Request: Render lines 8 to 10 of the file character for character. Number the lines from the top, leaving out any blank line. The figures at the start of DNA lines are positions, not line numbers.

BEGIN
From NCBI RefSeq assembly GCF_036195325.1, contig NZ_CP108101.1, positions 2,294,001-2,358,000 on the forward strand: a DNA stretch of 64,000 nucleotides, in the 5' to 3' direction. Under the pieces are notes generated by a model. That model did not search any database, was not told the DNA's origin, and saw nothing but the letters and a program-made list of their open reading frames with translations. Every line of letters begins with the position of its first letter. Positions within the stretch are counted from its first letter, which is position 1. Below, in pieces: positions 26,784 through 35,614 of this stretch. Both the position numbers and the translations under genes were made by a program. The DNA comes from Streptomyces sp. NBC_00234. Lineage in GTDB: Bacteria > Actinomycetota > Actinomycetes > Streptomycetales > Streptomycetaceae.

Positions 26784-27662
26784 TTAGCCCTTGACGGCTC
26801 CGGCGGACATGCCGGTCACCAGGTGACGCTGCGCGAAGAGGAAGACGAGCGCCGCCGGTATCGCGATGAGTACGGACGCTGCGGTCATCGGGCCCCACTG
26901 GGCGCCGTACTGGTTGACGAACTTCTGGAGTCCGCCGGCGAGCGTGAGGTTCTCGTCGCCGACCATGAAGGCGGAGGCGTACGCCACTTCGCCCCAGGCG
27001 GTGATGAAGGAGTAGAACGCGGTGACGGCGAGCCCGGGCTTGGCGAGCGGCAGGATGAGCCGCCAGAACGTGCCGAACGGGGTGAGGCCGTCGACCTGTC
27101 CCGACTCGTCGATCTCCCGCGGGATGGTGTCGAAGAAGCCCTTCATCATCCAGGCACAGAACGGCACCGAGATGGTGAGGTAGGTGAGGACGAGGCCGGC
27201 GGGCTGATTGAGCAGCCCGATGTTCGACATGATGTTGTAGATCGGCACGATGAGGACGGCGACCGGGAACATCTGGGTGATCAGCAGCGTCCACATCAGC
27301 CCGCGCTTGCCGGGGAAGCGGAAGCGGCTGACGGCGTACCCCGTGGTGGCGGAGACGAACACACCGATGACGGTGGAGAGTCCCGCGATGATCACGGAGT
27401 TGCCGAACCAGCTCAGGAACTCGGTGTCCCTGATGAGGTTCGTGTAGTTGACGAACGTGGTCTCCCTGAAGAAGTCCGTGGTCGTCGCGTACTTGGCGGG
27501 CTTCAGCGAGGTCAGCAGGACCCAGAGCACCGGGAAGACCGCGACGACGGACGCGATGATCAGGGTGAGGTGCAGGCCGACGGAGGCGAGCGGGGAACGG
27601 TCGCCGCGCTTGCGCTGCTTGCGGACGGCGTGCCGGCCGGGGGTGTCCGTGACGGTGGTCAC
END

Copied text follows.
27201 GGGCTGATTGAGCAGCCCGATGTTCGACATGATGTTGTAGATCGGCACGATGAGGACGGCGACCGGGAACATCTGGGTGATCAGCAGCGTCCACATCAGC
27301 CCGCGCTTGCCGGGGAAGCGGAAGCGGCTGACGGCGTACCCCGTGGTGGCGGAGACGAACACACCGATGACGGTGGAGAGTCCCGCGATGATCACGGAGT
27401 TGCCGAACCAGCTCAGGAACTCGGTGTCCCTGATGAGGTTCGTGTAGTTGACGAACGTGGTCTCCCTGAAGAAGTCCGTGGTCGTCGCGTACTTGGCGGG